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Old 08-06-2011, 02:42 PM   #1
antiteam
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I just bottled my Flanders Red that had been sitting on the bugs for 15 months. Now I have the Roselare yeast cake that I want to rack a new wort on to.

1) According to Wild Brews, each time you repitch Roselare the result is more sour than the last. Does anyone have experience and comments on this? I want something really sour, so I'm pretty excited about that.

2) This yeast cake is 15 months old. Should I have concerns about viability of anything in the mix (sacc, lacto, pedio, brett)?

Thanks!

 
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Old 08-06-2011, 03:16 PM   #2
milldoggy
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I used a 9 month old lambic blend yeast cake. The flanders I pitched on it soured in like 2 months!! I would add a packet of us 05 or something like that because the yeast is probably, dead or dormiant. I am now on the 3 pitch of the yeast cake. I did more of a wheat wine. I am excited to try it, just 6 more months
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Old 08-06-2011, 07:54 PM   #3
tasq
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FYI, Flanders Reds are supposed to be racked off the cake for the duration of aging. Only lambics sit on the cake.
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Old 08-06-2011, 09:36 PM   #4
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Quote:
Originally Posted by tasq View Post
FYI, Flanders Reds are supposed to be racked off the cake for the duration of aging. Only lambics sit on the cake.
True that.

And I'm trying to figure out what dormiant is, from the poster above the guy I just quoted. Is that some chemical reaction from yeast and plastic?

 
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Old 08-06-2011, 11:18 PM   #5
antiteam
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Ok, well I guess it's a lambic then.

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Old 08-08-2011, 04:50 PM   #6
Almighty
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I just did something similar for my 2nd Flanders Red. My Flanders sat on the yeast cake for 15 months also. And I read that even though it is not traditional to sit on the yeast cake it will actually make a more complex beer. And this makes sense to me because the Brett will have a greater carbon source (dead sacc).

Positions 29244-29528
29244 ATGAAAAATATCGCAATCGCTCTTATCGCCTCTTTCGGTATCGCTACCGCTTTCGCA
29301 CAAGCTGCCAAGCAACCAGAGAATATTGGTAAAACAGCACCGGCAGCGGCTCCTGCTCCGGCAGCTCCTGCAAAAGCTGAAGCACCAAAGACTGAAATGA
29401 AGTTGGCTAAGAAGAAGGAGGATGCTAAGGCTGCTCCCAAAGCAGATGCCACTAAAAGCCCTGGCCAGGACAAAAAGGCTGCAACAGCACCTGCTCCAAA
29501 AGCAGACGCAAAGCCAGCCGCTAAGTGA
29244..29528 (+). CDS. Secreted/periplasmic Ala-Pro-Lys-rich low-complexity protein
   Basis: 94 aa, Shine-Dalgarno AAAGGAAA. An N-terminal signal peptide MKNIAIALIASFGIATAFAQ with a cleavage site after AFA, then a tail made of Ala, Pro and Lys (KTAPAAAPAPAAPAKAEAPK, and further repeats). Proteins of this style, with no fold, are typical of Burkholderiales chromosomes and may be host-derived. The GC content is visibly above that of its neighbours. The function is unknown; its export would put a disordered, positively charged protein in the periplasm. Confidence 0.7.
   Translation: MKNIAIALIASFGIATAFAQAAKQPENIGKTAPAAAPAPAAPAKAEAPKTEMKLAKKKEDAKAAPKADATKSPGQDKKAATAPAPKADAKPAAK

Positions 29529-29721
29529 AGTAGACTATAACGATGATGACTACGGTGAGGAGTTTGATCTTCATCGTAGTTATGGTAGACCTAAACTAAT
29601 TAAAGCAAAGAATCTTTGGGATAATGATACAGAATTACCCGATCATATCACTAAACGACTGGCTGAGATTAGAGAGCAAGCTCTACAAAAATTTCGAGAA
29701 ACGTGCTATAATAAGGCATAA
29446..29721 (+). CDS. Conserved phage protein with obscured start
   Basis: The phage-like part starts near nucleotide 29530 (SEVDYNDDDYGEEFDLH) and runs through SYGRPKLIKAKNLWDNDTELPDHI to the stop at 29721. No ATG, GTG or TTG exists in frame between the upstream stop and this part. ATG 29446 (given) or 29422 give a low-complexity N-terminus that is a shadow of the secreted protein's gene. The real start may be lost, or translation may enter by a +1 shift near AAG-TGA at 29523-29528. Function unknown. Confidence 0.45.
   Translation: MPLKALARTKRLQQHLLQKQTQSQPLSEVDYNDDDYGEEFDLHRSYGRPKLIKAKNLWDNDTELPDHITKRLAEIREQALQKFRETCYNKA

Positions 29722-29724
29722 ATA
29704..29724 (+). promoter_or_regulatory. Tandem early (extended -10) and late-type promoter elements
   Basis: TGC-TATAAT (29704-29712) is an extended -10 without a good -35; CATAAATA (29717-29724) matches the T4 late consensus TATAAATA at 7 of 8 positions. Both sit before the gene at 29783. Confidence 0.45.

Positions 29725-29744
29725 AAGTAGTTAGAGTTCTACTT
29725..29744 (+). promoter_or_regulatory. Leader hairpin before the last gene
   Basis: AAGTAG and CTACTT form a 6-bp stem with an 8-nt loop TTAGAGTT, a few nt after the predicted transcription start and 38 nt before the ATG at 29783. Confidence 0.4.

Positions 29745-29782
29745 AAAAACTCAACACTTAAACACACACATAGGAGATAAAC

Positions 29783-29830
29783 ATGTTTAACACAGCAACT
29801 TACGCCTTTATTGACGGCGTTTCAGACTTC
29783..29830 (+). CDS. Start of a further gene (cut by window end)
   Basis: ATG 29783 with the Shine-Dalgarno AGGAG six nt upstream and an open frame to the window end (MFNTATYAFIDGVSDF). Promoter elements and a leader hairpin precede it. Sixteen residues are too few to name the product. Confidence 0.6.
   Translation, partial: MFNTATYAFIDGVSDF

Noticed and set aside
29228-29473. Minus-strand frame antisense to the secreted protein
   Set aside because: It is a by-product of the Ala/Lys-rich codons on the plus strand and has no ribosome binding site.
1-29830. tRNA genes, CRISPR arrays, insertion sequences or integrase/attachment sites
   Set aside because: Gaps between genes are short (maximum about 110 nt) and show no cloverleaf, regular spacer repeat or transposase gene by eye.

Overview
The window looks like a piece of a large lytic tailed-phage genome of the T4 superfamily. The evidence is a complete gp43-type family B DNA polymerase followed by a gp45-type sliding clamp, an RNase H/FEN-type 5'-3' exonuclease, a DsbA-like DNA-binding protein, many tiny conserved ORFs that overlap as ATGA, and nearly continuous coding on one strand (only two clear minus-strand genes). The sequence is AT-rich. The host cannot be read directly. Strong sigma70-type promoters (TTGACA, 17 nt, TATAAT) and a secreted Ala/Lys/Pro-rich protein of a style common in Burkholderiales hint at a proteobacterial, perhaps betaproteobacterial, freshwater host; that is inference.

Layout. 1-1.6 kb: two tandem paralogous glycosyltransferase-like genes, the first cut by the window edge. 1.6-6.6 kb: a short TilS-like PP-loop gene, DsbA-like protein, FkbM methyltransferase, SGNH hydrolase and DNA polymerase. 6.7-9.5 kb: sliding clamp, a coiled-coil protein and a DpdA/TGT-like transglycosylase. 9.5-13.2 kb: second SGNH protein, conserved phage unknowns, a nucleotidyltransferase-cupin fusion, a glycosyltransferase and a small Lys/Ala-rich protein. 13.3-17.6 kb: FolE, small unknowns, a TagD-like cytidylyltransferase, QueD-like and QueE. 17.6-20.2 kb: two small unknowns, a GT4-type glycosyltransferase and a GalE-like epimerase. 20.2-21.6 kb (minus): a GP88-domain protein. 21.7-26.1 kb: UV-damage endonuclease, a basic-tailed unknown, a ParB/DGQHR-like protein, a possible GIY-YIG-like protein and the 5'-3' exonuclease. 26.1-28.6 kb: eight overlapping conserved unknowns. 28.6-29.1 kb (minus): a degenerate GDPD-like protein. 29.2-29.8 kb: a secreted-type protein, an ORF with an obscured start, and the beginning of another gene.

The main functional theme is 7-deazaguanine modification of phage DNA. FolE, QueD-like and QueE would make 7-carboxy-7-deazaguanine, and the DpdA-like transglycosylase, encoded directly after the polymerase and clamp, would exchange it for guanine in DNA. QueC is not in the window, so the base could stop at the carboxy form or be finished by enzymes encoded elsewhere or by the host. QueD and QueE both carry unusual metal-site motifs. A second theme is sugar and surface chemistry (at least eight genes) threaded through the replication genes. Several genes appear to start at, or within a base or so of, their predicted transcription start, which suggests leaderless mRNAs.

As for repitching, the reason I have read for a greater sourness is because the lacto producing bacteria (pedio & lacto) are at a greater percentage because they can keep their viability much better than the Sacc.

When I repitched on to the yeast cake. I did not have any activity for a few days so I decided to pitch some dry yeast. So it might be a good idea to pitch some Sacc yeast when reusing the yeast cake.

Here is a link to my write-up on my 2nd Flanders Red
http://jeffreycrane.blogspot.com/201...nders-red.html

 
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Old 06-23-2013, 03:32 AM   #7
drmark50
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Quote:
Originally Posted by Almighty
I just did something similar for my 2nd Flanders Red. My Flanders sat on the yeast cake for 15 months also. And I read that even though it is not traditional to sit on the yeast cake it will actually make a more complex beer. And this makes sense to me because the Brett will have a greater carbon source (dead sacc).

As for repitching, the reason I have read for a greater sourness is because the lacto producing bacteria (pedio & lacto) are at a greater percentage because they can keep their viability much better than the Sacc.

When I repitched on to the yeast cake. I did not have any activity for a few days so I decided to pitch some dry yeast. So it might be a good idea to pitch some Sacc yeast when reusing the yeast cake.

Here is a link to my write-up on my 2nd Flanders Red
http://jeffreycrane.blogspot.com/201...nders-red.html
did you reuse the entire yeast cake, pellicle and all?

 
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Old 06-23-2013, 04:25 AM   #8
ardyexfor
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Re-use the cake and pitch fresh yeast. The yeast will help kick off primary fermentation and the bacteria/brett will be waiting in the wings to take over as activity slows.

No problems with leaving on the cake, from what I've read it will just make for a more "funky" beer, as the Dead yeast get consumed.

 
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Old 07-05-2013, 10:01 PM   #9
Almighty
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Used it all. And ardyexfor is correct that by leaving it on the cake you will produce a more Brett forward beer.

You can rack to secondary and will still get plenty of yeast and bacteria still in solution to finish the job.

 
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Old 07-05-2013, 10:27 PM   #10
ne0t0ky0
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I've repitched my roeselares twice. About 3 months apart. Each time it took about 2 days to see active fermentation. I've also been pitching some bottle dregs too. I rack the original beers to secondary for aging with oak cubes. My first Flanders red is about 6 months old but had a really great flavor. I definitely pick up more Brett character in the subsequent beers. But I'm happy with where my yeast cake is going and the process.
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